This exact question was brought up by my wife while we were watching the movie.

I have some very minimal awareness of Shinto and that there are some common elements in play, such as the celestial gods of the sky. That said, I am not aware of any matching tale in that mythology, and I have not found any other story in the fantasy realm that matches Kubo's tale of the Moon King stealing his grandon's eye, his mother's escape and wounding, and their going into hiding.

Have the creators commented at all on the source of their story, whether it is an original creation or drawn from something else?


It isn't based on any previous material.

According to Bustle magazine:

  • The movie is not adapted from any source. The original screenplay for Kubo And The Two Strings was written by Marc Haimes and Chris Butler, with a "Story By" credit for Shannon Tindle.

  • According to his biography for the VIEW VFX and computer graphics conference where he was a guest, Haimes recently transitioned from a studio suit job at Dreamworks to being a full-time screenwriter. Kubo is his first major studio script to make it to the screen. Coming up, he's attached to the film adaptation of the comic Nimona.

  • Chris Butler wrote the script for LAIKA project Para-Norman and also directed. Shannon Tindle served as a "character designer" on Kubo and Coraline and on several animated TV shows.

In an interview with The Mary Sue, director Travis Knight says that the nugget of the Kubo story has been nurtured by the whole LAIKA team for five years.

  • He says: The original idea for the story sprang from the fertile mind of our brilliant character designer, Shannon Tindle, and even though it was early and raw, the original pitch…there was something about it that was really exciting and evocative. Stripping it down to its most reductive state, the idea of a stop-motion samurai epic was something that was really cool.

It might have had some basis in “the Tale of the Bamboo Cutter” (Taketori Monogatari), which is a story from the late ninth or tenth century in Japan.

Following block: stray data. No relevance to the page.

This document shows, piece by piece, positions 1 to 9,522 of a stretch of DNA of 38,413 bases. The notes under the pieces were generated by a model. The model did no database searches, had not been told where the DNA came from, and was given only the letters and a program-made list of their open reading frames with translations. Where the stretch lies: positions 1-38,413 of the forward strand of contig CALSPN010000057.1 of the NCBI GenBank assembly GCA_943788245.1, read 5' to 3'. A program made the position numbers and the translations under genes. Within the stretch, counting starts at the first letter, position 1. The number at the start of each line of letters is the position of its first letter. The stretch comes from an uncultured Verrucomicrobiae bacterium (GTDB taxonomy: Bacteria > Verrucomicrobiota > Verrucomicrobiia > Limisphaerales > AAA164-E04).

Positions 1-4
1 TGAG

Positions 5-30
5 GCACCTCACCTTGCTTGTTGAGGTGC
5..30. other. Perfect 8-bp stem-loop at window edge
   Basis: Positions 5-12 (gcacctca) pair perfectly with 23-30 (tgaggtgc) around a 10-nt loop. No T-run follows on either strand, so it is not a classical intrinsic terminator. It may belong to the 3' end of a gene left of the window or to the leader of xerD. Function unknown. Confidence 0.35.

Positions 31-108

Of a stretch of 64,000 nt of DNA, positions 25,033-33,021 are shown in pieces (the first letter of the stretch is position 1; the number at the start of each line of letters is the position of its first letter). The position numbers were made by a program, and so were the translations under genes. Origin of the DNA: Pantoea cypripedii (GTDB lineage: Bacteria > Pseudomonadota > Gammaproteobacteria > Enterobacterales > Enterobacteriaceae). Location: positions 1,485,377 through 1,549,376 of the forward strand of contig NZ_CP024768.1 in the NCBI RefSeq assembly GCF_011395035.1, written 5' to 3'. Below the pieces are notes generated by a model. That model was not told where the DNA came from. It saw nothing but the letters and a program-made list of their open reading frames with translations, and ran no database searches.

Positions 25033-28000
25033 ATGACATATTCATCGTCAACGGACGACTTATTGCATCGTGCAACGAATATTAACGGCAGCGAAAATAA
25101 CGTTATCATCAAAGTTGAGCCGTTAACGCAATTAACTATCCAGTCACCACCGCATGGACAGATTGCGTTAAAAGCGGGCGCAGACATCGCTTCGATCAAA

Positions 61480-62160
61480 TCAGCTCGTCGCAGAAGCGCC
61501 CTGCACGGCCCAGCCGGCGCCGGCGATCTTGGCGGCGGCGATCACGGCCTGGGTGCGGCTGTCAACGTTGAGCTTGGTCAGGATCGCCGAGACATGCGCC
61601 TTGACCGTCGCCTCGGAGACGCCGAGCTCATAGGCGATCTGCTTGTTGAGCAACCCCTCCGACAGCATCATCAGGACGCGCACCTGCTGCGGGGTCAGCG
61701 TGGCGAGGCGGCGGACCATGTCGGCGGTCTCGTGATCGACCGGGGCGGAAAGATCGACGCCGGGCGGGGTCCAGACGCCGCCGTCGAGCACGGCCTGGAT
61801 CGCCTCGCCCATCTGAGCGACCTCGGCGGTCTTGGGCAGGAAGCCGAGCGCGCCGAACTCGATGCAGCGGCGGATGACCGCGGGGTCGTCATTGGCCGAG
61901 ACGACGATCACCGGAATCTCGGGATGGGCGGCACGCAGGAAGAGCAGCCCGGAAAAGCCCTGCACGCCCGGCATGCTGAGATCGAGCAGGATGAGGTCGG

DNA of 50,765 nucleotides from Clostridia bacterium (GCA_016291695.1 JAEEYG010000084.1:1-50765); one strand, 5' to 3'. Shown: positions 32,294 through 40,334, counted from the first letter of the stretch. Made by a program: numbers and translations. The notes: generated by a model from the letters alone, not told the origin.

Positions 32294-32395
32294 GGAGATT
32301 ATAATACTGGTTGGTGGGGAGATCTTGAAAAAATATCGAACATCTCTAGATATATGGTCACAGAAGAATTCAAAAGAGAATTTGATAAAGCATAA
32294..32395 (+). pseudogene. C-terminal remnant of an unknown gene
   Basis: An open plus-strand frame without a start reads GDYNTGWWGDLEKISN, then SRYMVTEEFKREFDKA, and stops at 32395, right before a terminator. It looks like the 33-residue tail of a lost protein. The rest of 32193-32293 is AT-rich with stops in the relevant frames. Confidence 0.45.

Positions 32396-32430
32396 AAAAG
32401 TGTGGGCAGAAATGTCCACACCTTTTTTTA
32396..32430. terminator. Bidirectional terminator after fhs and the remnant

It’s a story that tells of a supernatural woman that has come down to earth to learn or humanity, and sacrifice, before returning to the heavens. It’s not the same story, but there are many similarities.

  • 3
    Admittedly, on checking it out, it really only seems like the movie and this tale share the "descended from the heavens" trope in common. But I always was curious about the tale of Kaguyo from Okami, so have a +1 anyway.
    – Radhil
    Feb 17 '18 at 11:37
  • +1 Good call noticing the similarities, but like @Radhil I think there are more differences than similarities. Compare Kubo to Ghibli's The Tale of Princess Kaguya, based on the bamboo cutter folk tale. It's not unlikely the authors of Kubo were familiar with the Japanese folk tale, however.
    – Andres F.
    Dec 11 '18 at 1:49

They may not have consciously known that the story was nearly the exact same as Egyptian mythology, but the missing eye of Kubo is the same as Horus, and his return to the underworld to save his Father Osiris. (The eye is given to Osiris to bring him back to life, which in Kubo is the moon king) and he is returned to the world again...

This is overly simplified but you can read more abouth the mythology and see the parallels.

  • 1
    Welcome to Science Fiction & Fantasy! Do you have any evidence that the writers were indeed inspired by this that you can edit in? Or is this just speculation based on drawing parallels yourself?
    – TheLethalCarrot
    Aug 10 '18 at 14:18
  • 2
    Can it be an inspiration if it was not consciously known? Can you find any sources that may support your claim?
    – Edlothiad
    Aug 10 '18 at 14:24

Maybe, it does have some pretty big resemblances to Terraria.

Moon King = Moon Lord (he also looks like a Milky Way weaver when he turns into big snaky thing) Beetle = Beetle Armor Skeleton = Skeletron (and Skeletron Prime's glowing eyes) Underwater Eyes = Eye of Cthulhu

Also, this one really doesn't connect Kubo and Terraria very much, but the two sisters who try to murder Kubo are working for the Moon King, and they do what he believes in, like the cultists in Terraria try to help Moon Lord, so, they're Lunatic Cultists? Idk, that one was pretty bad.

But still, the director might've played Terraria, so...yeah :P

  • 1
    Can you say what Terraria is in the answer?
    – Adamant
    May 29 '17 at 21:02

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